Sunscreen Ingredients

Every patient in a small, randomized clinical trial testing over the counter (OTC) sunscreens quickly developed systemic levels of active ingredients that exceed the 0.5 ng/mL concentration the US Food and Drug Administration (FDA) guidance says should trigger systemic safety testing, FDA researchers report today in JAMA. While the study authors and the authors of an accompanying editorial are careful not to discourage sunscreen use, they call for prompt safety testing of these compounds.
The FDA research team, led by Murali K. Matta, PhD, took on the question of systemic absorption only after the agency tried and fail to get sunscreen manufacturers to produce such data, according to the editorial by Robert M. Califf, MD, a former FDA commissioner now with Duke University School of Medicine in Durham, North Carolina, and Kanade Shinkai, MD, PhD, from the Department of Dermatology, University of California, San Francisco, and editor in chief of JAMA Dermatology.

The active ingredient avobenzone

Matta and colleagues enroll 24 healthy volunteers in an open-label, randomize trial of four commercially available sunscreen formulations (two sprays, one lotion, and one cream). The primary outcome was the maximum plasma concentration of the active ingredient avobenzone. Secondary outcomes were maximum plasma concentrations of three additional active ingredients: oxybenzone, octocrylene, and ecamsule.

Sunscreens were apply consistent with current labeling 2 mg of sunscreen per 1 cm2 to 75% of body surface area 4 times per day for 4 days. The researchers collect 30 blood samples over 7 days from each subject. The study was conduct indoors without exposure to heat, sunlight, or humidity; also wasn’t design to look at differences in absorption by the type of sunscreen formulation, skin type, or age of the user.

Matta and colleagues found that on day 1 after 4 applications; which 23 of 24  subjects had systemic concentrations greater than 0.5 ng/mL for all active ingredients in the formulation applied. This is the Threshold of Toxicological Concern (TTC) FDA adopted to approximate the highest plasma level below which the carcinogenic risk of any unknown compound would be less than 1 in 100,000 after a single dose.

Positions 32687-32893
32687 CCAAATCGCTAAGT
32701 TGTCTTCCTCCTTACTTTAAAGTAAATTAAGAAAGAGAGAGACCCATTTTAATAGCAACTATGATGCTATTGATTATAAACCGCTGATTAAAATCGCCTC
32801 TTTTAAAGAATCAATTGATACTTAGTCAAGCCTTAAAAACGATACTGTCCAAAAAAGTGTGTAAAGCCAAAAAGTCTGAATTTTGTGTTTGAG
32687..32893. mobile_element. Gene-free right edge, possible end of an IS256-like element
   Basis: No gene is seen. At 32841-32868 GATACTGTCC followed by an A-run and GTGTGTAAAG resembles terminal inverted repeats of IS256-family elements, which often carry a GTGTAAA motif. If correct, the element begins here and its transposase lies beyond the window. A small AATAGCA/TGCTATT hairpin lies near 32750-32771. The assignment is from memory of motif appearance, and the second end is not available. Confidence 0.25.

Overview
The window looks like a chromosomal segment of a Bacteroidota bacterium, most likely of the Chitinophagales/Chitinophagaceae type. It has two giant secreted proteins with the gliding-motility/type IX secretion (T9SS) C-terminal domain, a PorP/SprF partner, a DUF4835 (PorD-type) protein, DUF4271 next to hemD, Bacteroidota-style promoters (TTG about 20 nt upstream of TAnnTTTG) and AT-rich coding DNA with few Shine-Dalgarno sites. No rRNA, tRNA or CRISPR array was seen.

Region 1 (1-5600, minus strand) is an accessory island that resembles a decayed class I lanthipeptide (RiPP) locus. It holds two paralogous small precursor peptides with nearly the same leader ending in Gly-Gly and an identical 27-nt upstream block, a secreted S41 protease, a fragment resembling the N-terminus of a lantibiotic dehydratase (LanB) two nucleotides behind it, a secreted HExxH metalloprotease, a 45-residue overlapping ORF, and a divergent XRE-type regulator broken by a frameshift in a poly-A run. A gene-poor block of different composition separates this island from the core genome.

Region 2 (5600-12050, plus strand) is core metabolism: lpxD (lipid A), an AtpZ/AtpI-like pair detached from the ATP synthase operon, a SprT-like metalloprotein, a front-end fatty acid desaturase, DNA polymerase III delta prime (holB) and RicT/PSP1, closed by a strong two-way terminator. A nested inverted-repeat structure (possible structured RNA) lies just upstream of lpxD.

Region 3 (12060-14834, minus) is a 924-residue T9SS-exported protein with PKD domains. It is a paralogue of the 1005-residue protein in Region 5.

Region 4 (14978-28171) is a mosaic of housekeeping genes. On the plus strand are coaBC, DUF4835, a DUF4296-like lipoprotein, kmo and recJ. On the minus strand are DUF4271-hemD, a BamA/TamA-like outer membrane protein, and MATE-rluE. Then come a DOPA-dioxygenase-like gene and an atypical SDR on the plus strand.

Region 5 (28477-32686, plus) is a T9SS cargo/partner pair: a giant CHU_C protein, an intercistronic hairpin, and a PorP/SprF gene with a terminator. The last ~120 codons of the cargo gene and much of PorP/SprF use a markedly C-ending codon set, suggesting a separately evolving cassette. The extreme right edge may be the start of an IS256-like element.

Commercially available sunscreens

In this preliminary study involving healthy volunteers; so application of 4 commercially available sunscreens under maximal use conditions; so result in plasma concentrations that exceed the threshold establish by the FDA for potentially waiving some nonclinical toxicology studies for sunscreens; Matta and colleagues write. The systemic absorption of sunscreen ingredients supports the; so need for further studies to determine the clinical significance of these findings. These results do not indicate that individuals refrain from the use of sunscreen.
Absent such data, Califf and Shinkai advise clinicians continue to recommend sun protection; so for skin cancer prevention base on strong biological rationale and modest clinical evidence. Physicians should at least recommend sunscreen formulations containing generally regard as safe and effective (GRASE) ingredients; which are titanium dioxide and zinc oxide, plus the advice to wear protective clothing, hats, and sunglasses, and seek shade.
They write that the most urgent unanswered questions are whether systemic absorption of sunscreen; which poses risks to human health; the effects of different formulations; also skin characteristics, and exposure to sun and water on systemic absorption; and whether systemic absorption in infants and children; who have a higher ratio of body surface to overall size, is different from adults.